Co thin films was deposited on a PMN-PT (011) (thickness is 300 μm) substrate by radio frequency magnetron sputtering, as shown in Fig. 1a. The background pressure was lower than 5 × 10-5 Pa. For the deposition of Co layers, a Co target, 75 mm in diameter and 3 mm in thickness was used as the sputtering target, and the argon gas was used as the ambient gas. The sputtering chamber was evacuated to a base pressure 0.2 Pa. The RF power was 50w. The thickness of Co layer was 20 nm. While sputtering, an Ar flow rate of 10 SCCM (SCCM denotes cubic centimeter per minute at STP). Sputtering angle of the film was 20° without applied field. Figure 1b shows the schematic drawing of the sputtering arrangement. The film thickness was measured by the setback instrument (Vecco Dektak 8). The static magnetic properties were measured by vibrating sample magnetometer (VSM) and the dynamic magnetic properties were measured by in-plane ferromagnetic resonance (FMR) measurements were performed in a JEOL, JES-FA 300 (X-band at 8.969 GHz) spectrometer. The microwave permeability measurements of the films were performed by a vector network analyzer (PNA E8363B) with micro-strip method.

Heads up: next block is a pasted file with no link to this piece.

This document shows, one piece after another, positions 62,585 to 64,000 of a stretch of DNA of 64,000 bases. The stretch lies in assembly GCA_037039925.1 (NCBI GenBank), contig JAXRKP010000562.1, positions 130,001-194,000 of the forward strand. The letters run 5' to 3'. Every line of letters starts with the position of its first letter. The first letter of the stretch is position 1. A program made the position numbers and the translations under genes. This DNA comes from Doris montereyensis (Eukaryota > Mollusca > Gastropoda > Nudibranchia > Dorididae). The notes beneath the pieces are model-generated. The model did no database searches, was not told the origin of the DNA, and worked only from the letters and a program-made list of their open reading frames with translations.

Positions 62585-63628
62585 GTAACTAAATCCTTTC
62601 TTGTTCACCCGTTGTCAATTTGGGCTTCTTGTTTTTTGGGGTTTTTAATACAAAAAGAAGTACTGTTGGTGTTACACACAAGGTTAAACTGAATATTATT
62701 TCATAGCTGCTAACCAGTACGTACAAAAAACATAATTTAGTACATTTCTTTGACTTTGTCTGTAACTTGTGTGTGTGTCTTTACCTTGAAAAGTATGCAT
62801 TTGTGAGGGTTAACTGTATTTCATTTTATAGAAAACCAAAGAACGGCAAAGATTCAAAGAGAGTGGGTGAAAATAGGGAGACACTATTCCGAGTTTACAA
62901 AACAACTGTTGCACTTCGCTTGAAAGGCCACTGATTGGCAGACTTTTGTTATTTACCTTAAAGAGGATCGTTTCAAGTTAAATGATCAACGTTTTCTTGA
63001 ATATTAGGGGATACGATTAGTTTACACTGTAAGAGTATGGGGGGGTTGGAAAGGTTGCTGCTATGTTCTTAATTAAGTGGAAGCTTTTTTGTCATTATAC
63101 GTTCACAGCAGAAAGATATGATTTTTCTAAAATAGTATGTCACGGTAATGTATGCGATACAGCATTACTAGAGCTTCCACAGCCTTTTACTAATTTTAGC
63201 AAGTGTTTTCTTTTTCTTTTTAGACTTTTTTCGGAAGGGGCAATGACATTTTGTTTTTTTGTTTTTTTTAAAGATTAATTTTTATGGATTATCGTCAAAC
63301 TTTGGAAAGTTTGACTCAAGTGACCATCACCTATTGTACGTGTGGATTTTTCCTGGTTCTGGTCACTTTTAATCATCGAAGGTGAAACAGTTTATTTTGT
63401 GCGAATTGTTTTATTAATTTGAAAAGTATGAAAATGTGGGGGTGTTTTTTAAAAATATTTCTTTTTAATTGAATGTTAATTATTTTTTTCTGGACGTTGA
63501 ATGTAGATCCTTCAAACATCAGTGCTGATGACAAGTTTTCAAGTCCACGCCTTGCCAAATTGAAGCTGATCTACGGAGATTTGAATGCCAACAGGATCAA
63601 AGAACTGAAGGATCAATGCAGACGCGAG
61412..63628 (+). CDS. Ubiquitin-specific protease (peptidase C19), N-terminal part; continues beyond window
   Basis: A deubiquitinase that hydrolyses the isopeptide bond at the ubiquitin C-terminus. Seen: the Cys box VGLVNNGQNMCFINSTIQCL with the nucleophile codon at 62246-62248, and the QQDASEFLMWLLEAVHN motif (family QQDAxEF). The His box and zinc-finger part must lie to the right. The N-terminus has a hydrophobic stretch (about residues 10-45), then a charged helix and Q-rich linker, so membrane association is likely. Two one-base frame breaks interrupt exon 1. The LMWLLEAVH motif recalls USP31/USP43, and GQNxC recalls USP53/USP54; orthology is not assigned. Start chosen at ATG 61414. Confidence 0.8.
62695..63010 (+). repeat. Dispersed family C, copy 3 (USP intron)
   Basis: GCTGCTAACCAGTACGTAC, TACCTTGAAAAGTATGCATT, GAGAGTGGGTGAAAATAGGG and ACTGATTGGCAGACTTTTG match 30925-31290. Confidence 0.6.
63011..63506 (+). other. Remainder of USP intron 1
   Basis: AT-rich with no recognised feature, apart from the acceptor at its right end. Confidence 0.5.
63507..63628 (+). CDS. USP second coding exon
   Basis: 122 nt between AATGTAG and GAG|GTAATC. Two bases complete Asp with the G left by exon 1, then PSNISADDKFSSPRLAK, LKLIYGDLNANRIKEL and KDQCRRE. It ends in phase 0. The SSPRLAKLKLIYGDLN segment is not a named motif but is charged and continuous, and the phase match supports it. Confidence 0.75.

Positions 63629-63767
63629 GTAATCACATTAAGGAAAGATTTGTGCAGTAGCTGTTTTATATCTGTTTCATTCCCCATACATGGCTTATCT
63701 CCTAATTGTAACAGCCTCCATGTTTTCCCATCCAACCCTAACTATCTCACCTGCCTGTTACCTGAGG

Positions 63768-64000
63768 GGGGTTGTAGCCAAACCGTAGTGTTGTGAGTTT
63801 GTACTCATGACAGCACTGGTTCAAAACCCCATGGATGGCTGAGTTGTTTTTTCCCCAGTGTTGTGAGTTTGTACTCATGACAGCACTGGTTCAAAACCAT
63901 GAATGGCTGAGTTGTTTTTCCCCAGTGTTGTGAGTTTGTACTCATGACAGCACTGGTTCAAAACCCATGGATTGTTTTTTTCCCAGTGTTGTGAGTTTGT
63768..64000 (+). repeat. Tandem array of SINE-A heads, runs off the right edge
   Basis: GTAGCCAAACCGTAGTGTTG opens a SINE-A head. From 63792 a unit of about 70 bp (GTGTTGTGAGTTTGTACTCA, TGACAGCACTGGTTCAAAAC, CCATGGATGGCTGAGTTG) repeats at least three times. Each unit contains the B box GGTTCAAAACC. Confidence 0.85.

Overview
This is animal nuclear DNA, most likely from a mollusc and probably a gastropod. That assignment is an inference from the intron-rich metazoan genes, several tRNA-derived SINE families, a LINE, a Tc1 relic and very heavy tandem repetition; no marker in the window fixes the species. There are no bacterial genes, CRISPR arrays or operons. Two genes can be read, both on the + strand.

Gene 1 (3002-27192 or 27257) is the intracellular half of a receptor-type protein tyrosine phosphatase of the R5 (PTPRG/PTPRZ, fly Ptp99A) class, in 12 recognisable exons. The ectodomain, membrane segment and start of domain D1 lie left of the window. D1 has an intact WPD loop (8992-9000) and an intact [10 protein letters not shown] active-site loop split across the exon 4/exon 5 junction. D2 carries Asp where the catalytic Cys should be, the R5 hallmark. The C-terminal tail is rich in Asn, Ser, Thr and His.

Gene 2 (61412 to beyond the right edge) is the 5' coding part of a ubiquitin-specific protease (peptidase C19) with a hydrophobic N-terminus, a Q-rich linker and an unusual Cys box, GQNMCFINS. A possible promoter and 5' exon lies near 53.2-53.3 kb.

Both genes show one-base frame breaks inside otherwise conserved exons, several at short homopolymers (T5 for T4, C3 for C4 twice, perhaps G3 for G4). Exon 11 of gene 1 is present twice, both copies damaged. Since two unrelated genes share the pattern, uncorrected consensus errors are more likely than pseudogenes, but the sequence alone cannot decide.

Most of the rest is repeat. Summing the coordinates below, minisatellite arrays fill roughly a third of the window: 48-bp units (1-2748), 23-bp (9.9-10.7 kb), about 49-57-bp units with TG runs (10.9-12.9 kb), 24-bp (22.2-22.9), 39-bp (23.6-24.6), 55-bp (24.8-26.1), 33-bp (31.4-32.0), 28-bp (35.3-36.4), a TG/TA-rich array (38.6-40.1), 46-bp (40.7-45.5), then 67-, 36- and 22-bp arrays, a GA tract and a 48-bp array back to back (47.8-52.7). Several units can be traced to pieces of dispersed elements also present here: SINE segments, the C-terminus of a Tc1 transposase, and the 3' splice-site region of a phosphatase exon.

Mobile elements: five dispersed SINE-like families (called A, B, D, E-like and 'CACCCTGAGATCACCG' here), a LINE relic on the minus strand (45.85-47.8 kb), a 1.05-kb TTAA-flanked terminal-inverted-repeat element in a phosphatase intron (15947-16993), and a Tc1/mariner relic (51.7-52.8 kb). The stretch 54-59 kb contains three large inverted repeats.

Results and discussion
One 20-nm-thick Co layer with oblique sputtering angle 20°was deposited on the face of 300-um-thick PMN-PT substrate. Figure 2a shows the magnetic hysteresis loops of the Co thin film measured at room temperature, where the magnetic field was applied in the film plane, and the DC bias electric field was applied upon the FE substrate layers along their thickness direction. From Fig. 2a, before the polarization of PMN-PT, the Co film shows an evident in-plane uniaxial magnetic anisotropy. Hysteresis loop of the easy magnetization direction was substantially a rectangle, while remanence ratio (M r /M s) was close to 1. Such an obvious in-plane uniaxial magnetic anisotropy is mainly resulted by the geometry of the deposition system, such as oblique incidence . To study the correlation between the change of magnetization and electric field directly, the in-plane remanence alone easy axis (EA) and hard axis (HA) of the Co layer were measured by VSM without magnetic field under different electric field as shown in Fig. 2b, c. Figure 2b, c shows that with the increase of the electric field, the remanence along EA is reduced, while increased the remanence in the hard axis, which indicated that a rotation of magnetic EA would be obtained. The magnetization response to electric field exhibits a symmetrical butterfly-like behavior, similar to previous reports  in other FM/FE heterostructure, which attributed to piezostrain effect from FE substrate.